hundred and twenty-first New York Volunteers, rapidly changed front forward on his right company, and with a few men of the Third Brigade succeeded in repulsing their advance.
The Ninety-fifth Pennsylvania Volunteers, Lieutenant-Colonel Harper commanding, after carrying the enemy's works, pushed on until they encountered our own cavalry, while the Second Connecticut Heavy Artillery, Colonel Hubbard, commanding, turned to the left, pushing half a mile up the road, capturing wagons, forges, battery wagons, &c. The Sixty-fifth New York State Volunteers, Lieutenant-Colonel Fisk commanding, was deployed skirmishing in front and on flank of our left.
The losses in this action have been reported in detail: Killed, 17; wounded, 38; missing, 1; total, 56.
Two colors, a large number (excedings 1,000) prisoners, wagons, forges, battery wagons, and a profusion of small-arms were the results of this charge.
I beg your attention to the following statement of gallant and meritorious conduct by officers and men of this brigade:
Byt. Colonel E. Olcott, commanding One hundred and twenty-first, distinguished himself by abatis and gallantry which are beyond praise. The success of the 6th instant is largely due to the prompt and splendid manner in which he maneuvered his regiment, charging font under a heavy fire, and driving the enemy from ore right flank. I earnestly recommended that he be appointed brigadier-general U. S. Volunteers.
Colonel James Hubbard, Second Connecticut Heavy Artillery, Lieutenant Colonel H. C. Fisk, Sixty-fifth New York State Volunteers, and Lieutenant Colonel J. Harper, Ninety-fifth Pennsylvania Volunteers, displayed the highest qualities of coolness and daring, under the most trying circumstances.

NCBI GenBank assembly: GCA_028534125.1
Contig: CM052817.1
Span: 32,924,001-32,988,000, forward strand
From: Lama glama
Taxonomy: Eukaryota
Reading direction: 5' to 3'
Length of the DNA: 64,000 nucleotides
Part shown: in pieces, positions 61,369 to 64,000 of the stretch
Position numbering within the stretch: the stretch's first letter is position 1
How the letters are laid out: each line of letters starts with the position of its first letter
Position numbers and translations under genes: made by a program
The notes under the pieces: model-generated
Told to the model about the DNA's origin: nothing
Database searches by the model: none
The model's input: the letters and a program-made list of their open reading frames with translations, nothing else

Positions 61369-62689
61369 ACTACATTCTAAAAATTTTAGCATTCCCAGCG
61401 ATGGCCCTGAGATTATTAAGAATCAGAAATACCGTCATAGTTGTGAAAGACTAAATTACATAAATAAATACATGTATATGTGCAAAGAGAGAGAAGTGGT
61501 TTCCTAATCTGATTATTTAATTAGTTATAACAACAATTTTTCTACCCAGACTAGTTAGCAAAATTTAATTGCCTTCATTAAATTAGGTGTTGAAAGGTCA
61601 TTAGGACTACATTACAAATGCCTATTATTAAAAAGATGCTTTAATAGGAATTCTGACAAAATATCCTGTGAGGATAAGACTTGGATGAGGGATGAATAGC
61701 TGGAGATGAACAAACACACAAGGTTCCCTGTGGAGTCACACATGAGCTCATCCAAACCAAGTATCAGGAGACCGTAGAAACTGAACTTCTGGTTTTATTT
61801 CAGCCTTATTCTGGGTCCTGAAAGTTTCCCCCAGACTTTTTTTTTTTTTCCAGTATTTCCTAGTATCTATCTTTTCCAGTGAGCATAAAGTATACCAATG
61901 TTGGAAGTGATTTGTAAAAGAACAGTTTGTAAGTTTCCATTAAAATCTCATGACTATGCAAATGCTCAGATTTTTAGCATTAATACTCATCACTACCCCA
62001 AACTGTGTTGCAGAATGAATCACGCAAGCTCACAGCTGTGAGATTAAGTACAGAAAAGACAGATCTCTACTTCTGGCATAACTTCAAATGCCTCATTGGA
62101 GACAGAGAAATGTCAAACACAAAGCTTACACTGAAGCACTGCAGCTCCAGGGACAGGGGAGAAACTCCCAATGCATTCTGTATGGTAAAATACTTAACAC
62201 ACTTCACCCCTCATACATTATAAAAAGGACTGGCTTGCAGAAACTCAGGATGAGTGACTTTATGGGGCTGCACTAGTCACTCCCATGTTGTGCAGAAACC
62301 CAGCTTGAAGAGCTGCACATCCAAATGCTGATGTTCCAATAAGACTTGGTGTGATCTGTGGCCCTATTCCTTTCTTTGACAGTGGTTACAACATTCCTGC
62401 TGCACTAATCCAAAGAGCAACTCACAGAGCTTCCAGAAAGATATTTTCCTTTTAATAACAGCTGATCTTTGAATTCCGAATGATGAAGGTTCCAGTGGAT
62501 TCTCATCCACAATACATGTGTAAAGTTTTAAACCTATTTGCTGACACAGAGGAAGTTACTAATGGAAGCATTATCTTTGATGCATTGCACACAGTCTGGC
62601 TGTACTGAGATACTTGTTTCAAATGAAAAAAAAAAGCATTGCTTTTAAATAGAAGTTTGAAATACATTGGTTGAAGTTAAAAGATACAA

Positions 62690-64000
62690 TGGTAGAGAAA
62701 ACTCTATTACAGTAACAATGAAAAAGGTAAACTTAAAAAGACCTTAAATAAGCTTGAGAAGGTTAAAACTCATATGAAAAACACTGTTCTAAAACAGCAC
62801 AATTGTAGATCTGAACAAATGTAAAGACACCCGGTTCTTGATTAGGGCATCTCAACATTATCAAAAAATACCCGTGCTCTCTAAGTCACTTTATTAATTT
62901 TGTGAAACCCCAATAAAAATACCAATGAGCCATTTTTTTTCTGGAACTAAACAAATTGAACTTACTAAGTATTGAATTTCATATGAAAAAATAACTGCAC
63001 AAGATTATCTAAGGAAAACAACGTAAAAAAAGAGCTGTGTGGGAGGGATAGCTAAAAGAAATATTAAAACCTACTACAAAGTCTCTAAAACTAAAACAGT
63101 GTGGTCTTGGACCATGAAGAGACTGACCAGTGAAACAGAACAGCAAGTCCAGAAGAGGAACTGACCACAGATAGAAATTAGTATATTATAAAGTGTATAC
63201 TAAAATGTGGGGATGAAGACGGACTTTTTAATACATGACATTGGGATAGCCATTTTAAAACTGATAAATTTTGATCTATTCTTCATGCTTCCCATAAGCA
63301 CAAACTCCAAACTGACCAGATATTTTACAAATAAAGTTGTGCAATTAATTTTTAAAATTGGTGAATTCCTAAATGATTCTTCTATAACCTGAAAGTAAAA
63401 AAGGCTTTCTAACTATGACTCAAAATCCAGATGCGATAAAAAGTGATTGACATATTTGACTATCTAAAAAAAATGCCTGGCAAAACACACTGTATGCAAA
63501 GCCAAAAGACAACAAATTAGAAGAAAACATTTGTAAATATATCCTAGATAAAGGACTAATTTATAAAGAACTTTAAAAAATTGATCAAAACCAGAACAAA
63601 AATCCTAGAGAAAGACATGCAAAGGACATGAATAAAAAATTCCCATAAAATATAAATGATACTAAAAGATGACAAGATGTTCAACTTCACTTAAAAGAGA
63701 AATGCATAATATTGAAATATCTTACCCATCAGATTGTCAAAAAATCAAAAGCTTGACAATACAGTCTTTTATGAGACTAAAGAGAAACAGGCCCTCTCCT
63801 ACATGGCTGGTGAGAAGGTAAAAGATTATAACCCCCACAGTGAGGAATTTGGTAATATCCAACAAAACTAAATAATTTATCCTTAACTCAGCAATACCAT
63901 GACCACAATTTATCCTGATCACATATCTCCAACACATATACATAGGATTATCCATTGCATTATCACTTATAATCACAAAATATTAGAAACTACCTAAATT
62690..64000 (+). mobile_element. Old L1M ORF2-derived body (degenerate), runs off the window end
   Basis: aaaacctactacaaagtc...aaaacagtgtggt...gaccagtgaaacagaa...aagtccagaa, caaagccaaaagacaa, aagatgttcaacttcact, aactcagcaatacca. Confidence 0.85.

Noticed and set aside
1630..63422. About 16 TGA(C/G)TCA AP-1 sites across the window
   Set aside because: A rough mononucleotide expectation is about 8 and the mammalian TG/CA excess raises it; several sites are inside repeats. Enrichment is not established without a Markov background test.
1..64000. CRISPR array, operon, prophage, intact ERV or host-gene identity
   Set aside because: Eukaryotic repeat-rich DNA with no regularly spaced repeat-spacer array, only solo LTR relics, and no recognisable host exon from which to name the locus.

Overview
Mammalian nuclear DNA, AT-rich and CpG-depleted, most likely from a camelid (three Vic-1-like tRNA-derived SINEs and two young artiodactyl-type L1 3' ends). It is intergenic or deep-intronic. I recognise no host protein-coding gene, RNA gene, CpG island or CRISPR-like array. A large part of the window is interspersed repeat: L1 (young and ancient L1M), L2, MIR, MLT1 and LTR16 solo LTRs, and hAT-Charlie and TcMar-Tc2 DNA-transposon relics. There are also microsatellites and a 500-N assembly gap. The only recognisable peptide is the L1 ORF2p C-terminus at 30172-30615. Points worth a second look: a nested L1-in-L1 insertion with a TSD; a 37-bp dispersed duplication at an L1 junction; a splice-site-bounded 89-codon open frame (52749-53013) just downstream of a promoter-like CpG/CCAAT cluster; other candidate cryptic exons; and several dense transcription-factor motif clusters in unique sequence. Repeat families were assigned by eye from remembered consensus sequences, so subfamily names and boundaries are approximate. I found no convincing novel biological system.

Captain Michael Kelly, Second Connecticut Heavy Artillery, on the 2nd instant turned the guns of a captured battery on the retiring foe and fired them with great effect; he also took a battle-flag inside the enemy's works.
Captain G. N. Smith, Second Connecticut Volunteer Artillery, and Lieutenant Munger, Second Connecticut Volunteers Artillery, thoughtout the battle of the 2nd exhibited the most daring bravery and gallantry.
The following-named officers deserve notice for meritorious conduct in the assault of the 6th instant; Major Edward W. Jones, First Lieutenant Homer S. Curtiss, and Second Lieutenant Charles F. Anderson, Second Connecticut Heavy Artillery.
Major James W. Cronkite, Captain John S. Kidder, Captain James Johnson, Captain Hiram C. Van. Scoy, and First Lieutenant Frank E. Lowe, One hundred and twenty-first New York State Volunteers, distinguished themselves by gallant conduct in the engagement of April 2.
Captain Kidder, Captain Johnson, Captain Jackson, Captain H. C. Van Scoy, First Lieutenant Hassett, and Adjt. F. E. Lowe, One hundred and twenty-first New York State Volunteers, particularly distinguished themselves by gallantry in the engagement of the 6th instant at Sailor's Creek.
Captain Michael Devine, Captain Fred J. Volks, Sixty-fifth New York Volunteers, on the 2nd instant displayed great coolness and ability in handling their men on the Boydton plank road, where they advanced immediately after the charge.
Captain Ball, Sixty-fifth New York State Volunteers, was with that portion of the brigade that went to the right on the morning of the 2nd instant, and his conduct during that advance stamps him as an officer of more than ordinary merit.